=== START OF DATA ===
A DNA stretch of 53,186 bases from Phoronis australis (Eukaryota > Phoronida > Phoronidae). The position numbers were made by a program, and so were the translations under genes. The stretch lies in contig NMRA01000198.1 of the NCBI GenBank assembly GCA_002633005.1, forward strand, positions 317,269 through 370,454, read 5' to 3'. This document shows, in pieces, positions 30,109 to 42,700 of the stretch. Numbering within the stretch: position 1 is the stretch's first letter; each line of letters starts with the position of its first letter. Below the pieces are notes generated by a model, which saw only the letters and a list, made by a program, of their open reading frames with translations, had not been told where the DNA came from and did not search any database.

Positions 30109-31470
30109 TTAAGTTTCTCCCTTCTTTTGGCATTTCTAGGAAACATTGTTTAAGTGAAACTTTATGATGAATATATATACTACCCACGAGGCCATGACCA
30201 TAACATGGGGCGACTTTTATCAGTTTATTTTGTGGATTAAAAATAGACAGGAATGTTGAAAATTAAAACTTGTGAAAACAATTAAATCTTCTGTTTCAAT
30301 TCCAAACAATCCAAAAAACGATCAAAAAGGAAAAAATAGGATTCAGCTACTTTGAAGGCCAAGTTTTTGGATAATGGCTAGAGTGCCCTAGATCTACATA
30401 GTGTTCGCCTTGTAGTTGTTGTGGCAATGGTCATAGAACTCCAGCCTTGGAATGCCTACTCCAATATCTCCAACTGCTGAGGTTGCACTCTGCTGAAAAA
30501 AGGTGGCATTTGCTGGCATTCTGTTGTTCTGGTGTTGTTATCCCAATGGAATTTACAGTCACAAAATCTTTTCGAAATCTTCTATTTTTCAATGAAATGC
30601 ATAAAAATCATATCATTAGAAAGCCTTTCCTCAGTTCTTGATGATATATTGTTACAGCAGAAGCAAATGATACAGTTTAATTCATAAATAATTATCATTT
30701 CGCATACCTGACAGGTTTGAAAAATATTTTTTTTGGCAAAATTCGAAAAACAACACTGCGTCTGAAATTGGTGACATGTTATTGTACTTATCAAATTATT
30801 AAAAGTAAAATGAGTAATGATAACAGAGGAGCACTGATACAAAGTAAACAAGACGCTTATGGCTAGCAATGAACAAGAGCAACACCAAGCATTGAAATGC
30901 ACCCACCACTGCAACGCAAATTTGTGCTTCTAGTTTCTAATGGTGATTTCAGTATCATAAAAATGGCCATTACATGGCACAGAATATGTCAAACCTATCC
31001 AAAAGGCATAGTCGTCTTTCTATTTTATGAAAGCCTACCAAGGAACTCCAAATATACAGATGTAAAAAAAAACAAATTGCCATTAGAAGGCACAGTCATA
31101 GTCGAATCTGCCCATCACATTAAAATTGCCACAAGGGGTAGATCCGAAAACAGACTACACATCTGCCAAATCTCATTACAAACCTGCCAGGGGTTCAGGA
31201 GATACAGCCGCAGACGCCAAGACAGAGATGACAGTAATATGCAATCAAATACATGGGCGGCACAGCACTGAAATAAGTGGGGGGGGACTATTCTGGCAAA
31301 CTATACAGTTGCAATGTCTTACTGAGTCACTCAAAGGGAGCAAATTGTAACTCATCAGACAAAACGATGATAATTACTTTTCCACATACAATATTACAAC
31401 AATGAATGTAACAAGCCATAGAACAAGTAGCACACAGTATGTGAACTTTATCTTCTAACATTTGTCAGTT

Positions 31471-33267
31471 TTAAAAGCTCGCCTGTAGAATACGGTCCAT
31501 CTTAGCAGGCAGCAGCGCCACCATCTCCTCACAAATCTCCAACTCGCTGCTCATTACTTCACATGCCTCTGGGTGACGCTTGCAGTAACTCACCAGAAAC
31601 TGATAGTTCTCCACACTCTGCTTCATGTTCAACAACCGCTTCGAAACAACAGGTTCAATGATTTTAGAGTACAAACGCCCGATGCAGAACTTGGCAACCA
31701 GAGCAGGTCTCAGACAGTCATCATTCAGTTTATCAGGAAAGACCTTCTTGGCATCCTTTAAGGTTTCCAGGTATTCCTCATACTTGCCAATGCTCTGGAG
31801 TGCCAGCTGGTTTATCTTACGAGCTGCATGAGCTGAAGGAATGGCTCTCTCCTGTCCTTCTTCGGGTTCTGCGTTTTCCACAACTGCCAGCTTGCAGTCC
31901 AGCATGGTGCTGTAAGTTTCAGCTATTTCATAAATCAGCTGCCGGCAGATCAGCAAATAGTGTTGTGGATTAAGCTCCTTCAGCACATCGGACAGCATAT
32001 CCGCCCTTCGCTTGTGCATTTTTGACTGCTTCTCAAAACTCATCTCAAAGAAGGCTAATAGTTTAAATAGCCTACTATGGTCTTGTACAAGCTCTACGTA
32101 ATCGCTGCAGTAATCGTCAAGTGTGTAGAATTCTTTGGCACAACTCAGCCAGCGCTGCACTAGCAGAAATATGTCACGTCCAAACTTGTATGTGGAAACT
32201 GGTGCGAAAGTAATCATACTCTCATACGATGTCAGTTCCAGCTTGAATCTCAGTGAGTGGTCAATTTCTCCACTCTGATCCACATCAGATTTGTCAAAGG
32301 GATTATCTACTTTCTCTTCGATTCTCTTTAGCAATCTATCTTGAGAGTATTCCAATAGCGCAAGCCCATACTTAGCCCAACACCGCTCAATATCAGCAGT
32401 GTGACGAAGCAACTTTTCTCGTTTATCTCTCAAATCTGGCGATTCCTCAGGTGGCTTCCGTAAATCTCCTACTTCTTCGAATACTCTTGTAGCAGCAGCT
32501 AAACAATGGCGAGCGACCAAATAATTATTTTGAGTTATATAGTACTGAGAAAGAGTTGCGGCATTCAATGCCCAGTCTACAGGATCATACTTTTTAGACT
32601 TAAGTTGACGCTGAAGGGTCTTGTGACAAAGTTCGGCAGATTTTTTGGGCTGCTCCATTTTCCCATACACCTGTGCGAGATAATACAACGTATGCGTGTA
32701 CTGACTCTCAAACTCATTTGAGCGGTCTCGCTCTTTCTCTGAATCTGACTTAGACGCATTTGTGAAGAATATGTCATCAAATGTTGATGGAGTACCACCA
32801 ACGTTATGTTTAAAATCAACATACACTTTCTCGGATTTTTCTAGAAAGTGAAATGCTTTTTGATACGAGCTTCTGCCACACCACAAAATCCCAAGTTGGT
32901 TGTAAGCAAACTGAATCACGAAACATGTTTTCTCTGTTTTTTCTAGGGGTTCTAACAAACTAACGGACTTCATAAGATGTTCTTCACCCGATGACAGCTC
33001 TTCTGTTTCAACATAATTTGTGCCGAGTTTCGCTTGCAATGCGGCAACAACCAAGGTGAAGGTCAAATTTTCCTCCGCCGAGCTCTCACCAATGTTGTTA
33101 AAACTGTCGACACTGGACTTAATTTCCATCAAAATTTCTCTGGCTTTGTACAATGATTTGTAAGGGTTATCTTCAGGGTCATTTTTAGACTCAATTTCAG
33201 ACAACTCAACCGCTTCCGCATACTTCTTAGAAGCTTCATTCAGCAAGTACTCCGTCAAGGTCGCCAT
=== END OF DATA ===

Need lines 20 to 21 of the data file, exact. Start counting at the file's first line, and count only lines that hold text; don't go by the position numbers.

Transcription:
31601 TGATAGTTCTCCACACTCTGCTTCATGTTCAACAACCGCTTCGAAACAACAGGTTCAATGATTTTAGAGTACAAACGCCCGATGCAGAACTTGGCAACCA
31701 GAGCAGGTCTCAGACAGTCATCATTCAGTTTATCAGGAAAGACCTTCTTGGCATCCTTTAAGGTTTCCAGGTATTCCTCATACTTGCCAATGCTCTGGAG